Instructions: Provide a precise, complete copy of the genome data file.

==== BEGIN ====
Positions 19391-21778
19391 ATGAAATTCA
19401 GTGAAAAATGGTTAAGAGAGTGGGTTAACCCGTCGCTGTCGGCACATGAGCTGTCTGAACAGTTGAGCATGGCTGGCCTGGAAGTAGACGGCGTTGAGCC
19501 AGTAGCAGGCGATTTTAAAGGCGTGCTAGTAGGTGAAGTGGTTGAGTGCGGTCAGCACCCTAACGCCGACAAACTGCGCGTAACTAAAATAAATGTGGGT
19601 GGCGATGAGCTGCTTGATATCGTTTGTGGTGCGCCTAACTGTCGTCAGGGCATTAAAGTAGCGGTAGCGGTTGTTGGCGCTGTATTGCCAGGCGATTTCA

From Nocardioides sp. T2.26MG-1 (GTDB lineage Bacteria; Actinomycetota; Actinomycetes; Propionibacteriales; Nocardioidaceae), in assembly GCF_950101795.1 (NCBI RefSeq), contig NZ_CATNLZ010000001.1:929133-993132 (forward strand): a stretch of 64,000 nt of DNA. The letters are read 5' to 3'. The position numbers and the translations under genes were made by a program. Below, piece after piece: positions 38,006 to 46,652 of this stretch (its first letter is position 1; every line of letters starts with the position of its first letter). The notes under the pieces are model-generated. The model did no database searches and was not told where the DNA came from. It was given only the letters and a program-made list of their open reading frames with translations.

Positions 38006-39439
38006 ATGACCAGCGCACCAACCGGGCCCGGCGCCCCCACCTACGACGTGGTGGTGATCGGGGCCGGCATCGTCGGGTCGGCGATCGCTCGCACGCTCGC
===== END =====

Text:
Positions 19391-21778
19391 ATGAAATTCA
19401 GTGAAAAATGGTTAAGAGAGTGGGTTAACCCGTCGCTGTCGGCACATGAGCTGTCTGAACAGTTGAGCATGGCTGGCCTGGAAGTAGACGGCGTTGAGCC
19501 AGTAGCAGGCGATTTTAAAGGCGTGCTAGTAGGTGAAGTGGTTGAGTGCGGTCAGCACCCTAACGCCGACAAACTGCGCGTAACTAAAATAAATGTGGGT
19601 GGCGATGAGCTGCTTGATATCGTTTGTGGTGCGCCTAACTGTCGTCAGGGCATTAAAGTAGCGGTAGCGGTTGTTGGCGCTGTATTGCCAGGCGATTTCA

From Nocardioides sp. T2.26MG-1 (GTDB lineage Bacteria; Actinomycetota; Actinomycetes; Propionibacteriales; Nocardioidaceae), in assembly GCF_950101795.1 (NCBI RefSeq), contig NZ_CATNLZ010000001.1:929133-993132 (forward strand): a stretch of 64,000 nt of DNA. The letters are read 5' to 3'. The position numbers and the translations under genes were made by a program. Below, piece after piece: positions 38,006 to 46,652 of this stretch (its first letter is position 1; every line of letters starts with the position of its first letter). The notes under the pieces are model-generated. The model did no database searches and was not told where the DNA came from. It was given only the letters and a program-made list of their open reading frames with translations.

Positions 38006-39439
38006 ATGACCAGCGCACCAACCGGGCCCGGCGCCCCCACCTACGACGTGGTGGTGATCGGGGCCGGCATCGTCGGGTCGGCGATCGCTCGCACGCTCGC